PhotoPlus Preview: Gerd Ludwig’s Tips for Making Strobe Light Nearly Invisible
National Geographic photographer Gerd Ludwig is a master of TTL-flash photography, which he uses in striking ways to illuminate subjects and emphasize his message. At the same time, he avoids the obvious “strobe look,” making images that appear (almost) to be lit entirely by ambient light—even when he’s shooting in near-darkness. In his PhotoPlus Expo seminar called “Minus 2/3 – The (Nearly) Invisible Strobe,” Ludwig will show his work and explain his gear and methods in detail. For a preview of the seminar, he shared several of his tips with us:
1. E-TTL strobes made strobe photography incredibly easy, but as a general rule, set your E-TTL strobe at minus 2/3. The reason is because the manufacturers’ settings result in strobe output that is too strong
2. Use your strobe to direct the viewer’s attention to something in the picture you want viewers to focus on. The most important thing is to take the flash off the camera to do this, focus it (zoom it in), and have your assistant hold and direct it for you. When I shoot without an assistant, sometimes I ask a bystander to hold my strobe for a few shots, and I tell them where to direct it.
3. To make the strobe less visible, use gels on the flash that reduce the bluish tint that normal flash creates. I adjust the gels to the ambient light but I try not to match it exactly if I want to put an emphasis on a person. For instance, if I have an extremely warm environment indoors, I put on a gel that is slightly less warm than the ambient light so it directs my viewers’ attention to what I’m strobing. I have a pack of gels to accomplish that and they are all hand-made. I will explain at the PhotoPlus seminar how I do it.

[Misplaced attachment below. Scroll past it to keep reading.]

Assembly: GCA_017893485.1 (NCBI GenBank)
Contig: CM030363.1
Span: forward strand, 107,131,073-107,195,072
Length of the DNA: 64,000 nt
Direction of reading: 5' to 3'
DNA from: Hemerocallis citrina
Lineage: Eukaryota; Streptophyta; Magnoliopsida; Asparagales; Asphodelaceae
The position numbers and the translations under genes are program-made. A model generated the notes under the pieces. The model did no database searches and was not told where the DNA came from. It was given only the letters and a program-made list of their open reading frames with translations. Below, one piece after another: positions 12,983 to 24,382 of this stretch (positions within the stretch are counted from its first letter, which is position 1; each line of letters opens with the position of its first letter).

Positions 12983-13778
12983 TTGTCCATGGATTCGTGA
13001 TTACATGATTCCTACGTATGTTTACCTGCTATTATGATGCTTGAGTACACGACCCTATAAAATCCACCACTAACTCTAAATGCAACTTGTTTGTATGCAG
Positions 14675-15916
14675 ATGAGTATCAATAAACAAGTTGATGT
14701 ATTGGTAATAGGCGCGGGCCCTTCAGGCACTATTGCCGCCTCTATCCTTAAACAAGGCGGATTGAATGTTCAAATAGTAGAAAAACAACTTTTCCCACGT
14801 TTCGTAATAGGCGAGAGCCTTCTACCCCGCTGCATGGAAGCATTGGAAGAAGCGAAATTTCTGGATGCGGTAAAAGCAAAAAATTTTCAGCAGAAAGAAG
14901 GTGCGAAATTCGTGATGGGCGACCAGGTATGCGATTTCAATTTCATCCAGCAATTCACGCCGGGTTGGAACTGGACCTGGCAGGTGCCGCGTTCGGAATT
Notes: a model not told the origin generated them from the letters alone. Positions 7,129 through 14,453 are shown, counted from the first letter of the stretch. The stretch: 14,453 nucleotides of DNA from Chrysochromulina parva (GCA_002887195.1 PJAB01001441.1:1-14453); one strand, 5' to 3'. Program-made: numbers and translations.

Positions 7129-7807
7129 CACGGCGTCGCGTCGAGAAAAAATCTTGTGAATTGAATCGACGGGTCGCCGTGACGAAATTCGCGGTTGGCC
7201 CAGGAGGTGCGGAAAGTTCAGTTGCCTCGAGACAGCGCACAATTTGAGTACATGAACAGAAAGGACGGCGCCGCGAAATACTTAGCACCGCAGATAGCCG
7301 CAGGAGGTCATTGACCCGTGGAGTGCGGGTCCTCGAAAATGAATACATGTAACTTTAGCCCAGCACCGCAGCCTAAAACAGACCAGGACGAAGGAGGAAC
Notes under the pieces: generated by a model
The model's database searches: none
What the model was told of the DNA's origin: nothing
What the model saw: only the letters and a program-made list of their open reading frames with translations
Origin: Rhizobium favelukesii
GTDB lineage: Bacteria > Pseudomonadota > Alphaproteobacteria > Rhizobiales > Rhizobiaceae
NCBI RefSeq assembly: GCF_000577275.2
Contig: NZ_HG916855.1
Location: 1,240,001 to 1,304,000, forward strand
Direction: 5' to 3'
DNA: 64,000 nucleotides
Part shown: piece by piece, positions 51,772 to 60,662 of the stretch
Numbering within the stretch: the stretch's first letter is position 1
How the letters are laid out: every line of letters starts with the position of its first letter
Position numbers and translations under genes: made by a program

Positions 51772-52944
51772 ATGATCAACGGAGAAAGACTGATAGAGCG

4. When photographing dancers at night, for example, I make use of this full collection of colored gels and I aim for a combination of sharpness and blur in the dancers’ movements: some are frozen by the strobe light, while others, illuminated only by ambient light, appear blurred.
PhotoPlus Preview: Bob Sacha’s Top 5 Video Production Tips
Bob Sacha, an award-winning director and cinematographer and former staff producer at MediaStorm, will return to PhotoPlus Expo this year to off the seminar “How to Produce Award-Winning Video.” Sacha will explain how to use audio as the foundation of storytelling, with tips about how to interview subjects to elicit surprising information and authentic emotion; how to switch your visual thinking from still photography mode to video mode, and other topics essential to good video production. For a preview of his seminar, he shared with us his top five tips for shooting video: